The Court overturned the statute for potentially criminalizing portrayals of legal activity with redeeming socio-cultural value, such as hunting. While the Court relied heavily on analyzing speech as it relates to child pornography, it did not address whether depictions of animal torture constitute ...


The Acquisition Of Scientific Evidence Between Frye And Daubert. From Ad Hominem Arguments To Cross-Examination Among Experts, Lorenzo Zoppellari 2020 University of Trento

The Acquisition Of Scientific Evidence Between Frye And Daubert. From Ad Hominem Arguments To Cross-Examination Among Experts, Lorenzo Zoppellari

OSSA Conference Archive

The Frye and Daubert rulings give us two very different ways to intend the relation between law and science. Through the contributions of Wellman and Walton, we will see how the main method to question the expert’s testimony before a judge deferent to science is to question her personal integrity by using ad hominem arguments. Otherwise, using Alvin Goldman’s novice/expert problem, we will investigate if other manners of argumentative cross-examinations are possible.


Sentencing Disparities And The Dangerous Perpetuation Of Racial Bias, Jelani Jefferson Exum 2020 University of Detroit Mercy School of Law

Sentencing Disparities And The Dangerous Perpetuation Of Racial Bias, Jelani Jefferson Exum

Washington and Lee Journal of Civil Rights and Social Justice

This Article addresses the role that racial disparities—specifically sentencing disparities—play in perpetuating the racial bias that increases the daily danger of living as a Black American in the United States. As documented in the news and by sometimes humorous internet memes, White people have called the police many times to report Black people who were simply living as any other American. This trend highlights the manner in which the U.S. criminal justice system’s racial inequities feed into biased beliefs about Black criminality. This Article argues that instead of tackling implicit bias as a means to fight ...


Article Iii Adultification Of Kids: History, Mystery, And Troubling Implications Of Federal Youth Transfers, Mae C. Quinn, Grace R. McLaughlin 2020 University of Florida Levin College of Law

Article Iii Adultification Of Kids: History, Mystery, And Troubling Implications Of Federal Youth Transfers, Mae C. Quinn, Grace R. Mclaughlin

Washington and Lee Journal of Civil Rights and Social Justice

There is no federal juvenile court system in the United States. Rather, teens can face charges in Article III courts and can be transferred to be tried and sentenced as adults in these venues. This Article is the first of two articles in the Washington and Lee Journal of Civil Rights and Social Justice seeking to shed light on the largely invisible processes and populations involved in federal youth prosecution. This Article focuses on the federal transfer and prosecution of American youth as adults. It considers constitutional and statutory law relating to these federal transfers and then considers why current ...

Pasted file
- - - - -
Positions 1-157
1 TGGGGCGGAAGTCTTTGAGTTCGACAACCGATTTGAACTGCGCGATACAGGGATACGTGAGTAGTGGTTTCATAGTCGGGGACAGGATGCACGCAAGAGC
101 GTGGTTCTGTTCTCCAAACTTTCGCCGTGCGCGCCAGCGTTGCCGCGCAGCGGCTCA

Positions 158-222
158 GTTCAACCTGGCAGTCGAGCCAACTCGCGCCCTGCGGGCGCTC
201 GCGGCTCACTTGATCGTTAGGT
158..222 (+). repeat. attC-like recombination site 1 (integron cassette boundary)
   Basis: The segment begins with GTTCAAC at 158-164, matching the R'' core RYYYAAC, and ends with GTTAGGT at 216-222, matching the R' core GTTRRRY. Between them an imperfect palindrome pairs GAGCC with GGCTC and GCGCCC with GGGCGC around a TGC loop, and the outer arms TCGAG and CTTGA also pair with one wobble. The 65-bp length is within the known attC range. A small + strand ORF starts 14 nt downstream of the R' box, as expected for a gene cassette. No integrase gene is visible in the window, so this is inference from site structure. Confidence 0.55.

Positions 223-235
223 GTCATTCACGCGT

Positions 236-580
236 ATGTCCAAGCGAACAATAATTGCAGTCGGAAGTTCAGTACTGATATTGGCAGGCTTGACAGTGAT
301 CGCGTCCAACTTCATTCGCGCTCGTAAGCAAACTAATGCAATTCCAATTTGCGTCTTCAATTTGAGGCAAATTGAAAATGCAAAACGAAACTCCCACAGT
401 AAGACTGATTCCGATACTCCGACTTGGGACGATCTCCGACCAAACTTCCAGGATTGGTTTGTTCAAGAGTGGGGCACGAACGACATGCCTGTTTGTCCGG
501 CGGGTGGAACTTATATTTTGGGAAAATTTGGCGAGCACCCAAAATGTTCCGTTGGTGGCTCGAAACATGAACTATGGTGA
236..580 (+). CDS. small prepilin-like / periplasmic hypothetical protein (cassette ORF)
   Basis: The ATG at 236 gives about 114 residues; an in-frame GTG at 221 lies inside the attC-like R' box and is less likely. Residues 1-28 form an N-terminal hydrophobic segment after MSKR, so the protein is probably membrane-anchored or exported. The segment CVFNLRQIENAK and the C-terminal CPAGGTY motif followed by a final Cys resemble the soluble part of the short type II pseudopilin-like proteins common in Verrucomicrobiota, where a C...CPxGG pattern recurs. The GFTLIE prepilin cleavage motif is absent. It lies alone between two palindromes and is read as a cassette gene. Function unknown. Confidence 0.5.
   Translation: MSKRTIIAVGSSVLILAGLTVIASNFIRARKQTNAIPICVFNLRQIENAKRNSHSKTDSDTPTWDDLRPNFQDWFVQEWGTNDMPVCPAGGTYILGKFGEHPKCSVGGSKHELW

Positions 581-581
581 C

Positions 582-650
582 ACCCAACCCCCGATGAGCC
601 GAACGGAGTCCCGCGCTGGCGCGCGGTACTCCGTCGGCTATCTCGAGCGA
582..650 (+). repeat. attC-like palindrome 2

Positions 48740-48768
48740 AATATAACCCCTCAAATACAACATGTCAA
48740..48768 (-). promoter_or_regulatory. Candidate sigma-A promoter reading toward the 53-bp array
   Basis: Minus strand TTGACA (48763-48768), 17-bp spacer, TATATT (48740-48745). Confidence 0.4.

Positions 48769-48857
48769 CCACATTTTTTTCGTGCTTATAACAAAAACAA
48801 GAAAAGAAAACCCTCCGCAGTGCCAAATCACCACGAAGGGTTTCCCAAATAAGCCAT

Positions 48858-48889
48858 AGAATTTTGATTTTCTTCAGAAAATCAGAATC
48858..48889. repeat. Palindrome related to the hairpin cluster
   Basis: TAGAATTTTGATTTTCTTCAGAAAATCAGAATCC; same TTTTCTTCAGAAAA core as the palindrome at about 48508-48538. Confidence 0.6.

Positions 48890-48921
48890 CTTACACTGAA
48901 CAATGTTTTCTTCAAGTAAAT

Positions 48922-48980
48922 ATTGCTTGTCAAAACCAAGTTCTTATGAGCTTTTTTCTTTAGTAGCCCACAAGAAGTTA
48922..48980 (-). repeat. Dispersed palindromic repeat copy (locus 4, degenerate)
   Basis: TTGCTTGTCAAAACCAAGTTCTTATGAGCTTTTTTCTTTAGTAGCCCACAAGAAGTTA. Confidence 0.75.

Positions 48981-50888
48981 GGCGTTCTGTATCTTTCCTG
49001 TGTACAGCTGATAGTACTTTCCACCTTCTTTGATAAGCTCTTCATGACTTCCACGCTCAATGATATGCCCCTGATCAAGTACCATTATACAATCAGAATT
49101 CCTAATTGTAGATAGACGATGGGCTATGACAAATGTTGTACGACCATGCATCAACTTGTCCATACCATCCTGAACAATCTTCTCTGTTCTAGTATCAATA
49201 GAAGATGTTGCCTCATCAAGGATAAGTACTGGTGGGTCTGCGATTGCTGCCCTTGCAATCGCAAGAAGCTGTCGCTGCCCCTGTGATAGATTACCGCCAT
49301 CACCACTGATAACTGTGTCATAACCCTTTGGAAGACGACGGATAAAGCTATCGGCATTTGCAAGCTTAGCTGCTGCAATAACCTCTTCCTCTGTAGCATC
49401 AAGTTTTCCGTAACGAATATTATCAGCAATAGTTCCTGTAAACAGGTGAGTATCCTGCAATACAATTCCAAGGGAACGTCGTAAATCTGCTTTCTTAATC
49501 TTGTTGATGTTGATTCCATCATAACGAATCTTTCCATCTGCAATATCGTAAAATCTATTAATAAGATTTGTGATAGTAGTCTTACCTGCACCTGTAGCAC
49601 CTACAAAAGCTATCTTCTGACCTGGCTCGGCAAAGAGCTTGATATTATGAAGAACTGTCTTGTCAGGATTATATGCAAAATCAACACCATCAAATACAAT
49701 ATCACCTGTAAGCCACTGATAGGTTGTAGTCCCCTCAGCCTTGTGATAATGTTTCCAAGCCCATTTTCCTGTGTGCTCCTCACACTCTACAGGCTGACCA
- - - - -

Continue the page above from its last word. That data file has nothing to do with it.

Crime And Punishment: Considering Prison Disciplinary Sanctions As Grounds For Departure Under The U.S. Sentencing Guidelines, Madison Peace 2020 Washington and Lee University School of Law

Crime And Punishment: Considering Prison Disciplinary Sanctions As Grounds For Departure Under The U.S. Sentencing Guidelines, Madison Peace

Washington and Lee Journal of Civil Rights and Social Justice

There are currently over 175,000 federal inmates in the United States, 146,000 of whom are held in custody by the Federal Bureau of Prisons. When an inmate in federal prison commits a federal crime, he can be both sanctioned by the Federal Bureau of Prisons and referred to a United States Attorney for prosecution of the crime in federal district court. In the federal district court, a judge will look to the U.S. Sentencing Guidelines as a starting point to determine an appropriate sentence.

One question that the U.S. Sentencing Commission has not addressed, and on ...


Federal Sentencing: A Judge’S Personal Sentencing Journey Told Through The Voices Of Offenders He Sentenced, Mark W. Bennett 2020 Drake University Law School

Federal Sentencing: A Judge’S Personal Sentencing Journey Told Through The Voices Of Offenders He Sentenced, Mark W. Bennett

Washington and Lee Journal of Civil Rights and Social Justice

Federal sentencing is a tragic mess. Thirty years of conflicting legislative experiments began with high hopes but resulted in mass incarceration. Federal sentences, especially in drug cases, are all too often bone-crushingly severe.

In this Article, the Honorable Mark Bennett, a retired federal judge, shares about his journey with federal sentencing and his strong disagreement with the U.S. Sentencing Guidelines by telling the stories of some of the 400 men and women he sentenced during his twenty-five years as a federal judge.


Reforming Federal Sentencing: A Call For Equality-Infused Menschlichkeit, Nora V. Demleitner 2020 Washington and Lee University School of Law

Reforming Federal Sentencing: A Call For Equality-Infused Menschlichkeit, Nora V. Demleitner

Washington and Lee Journal of Civil Rights and Social Justice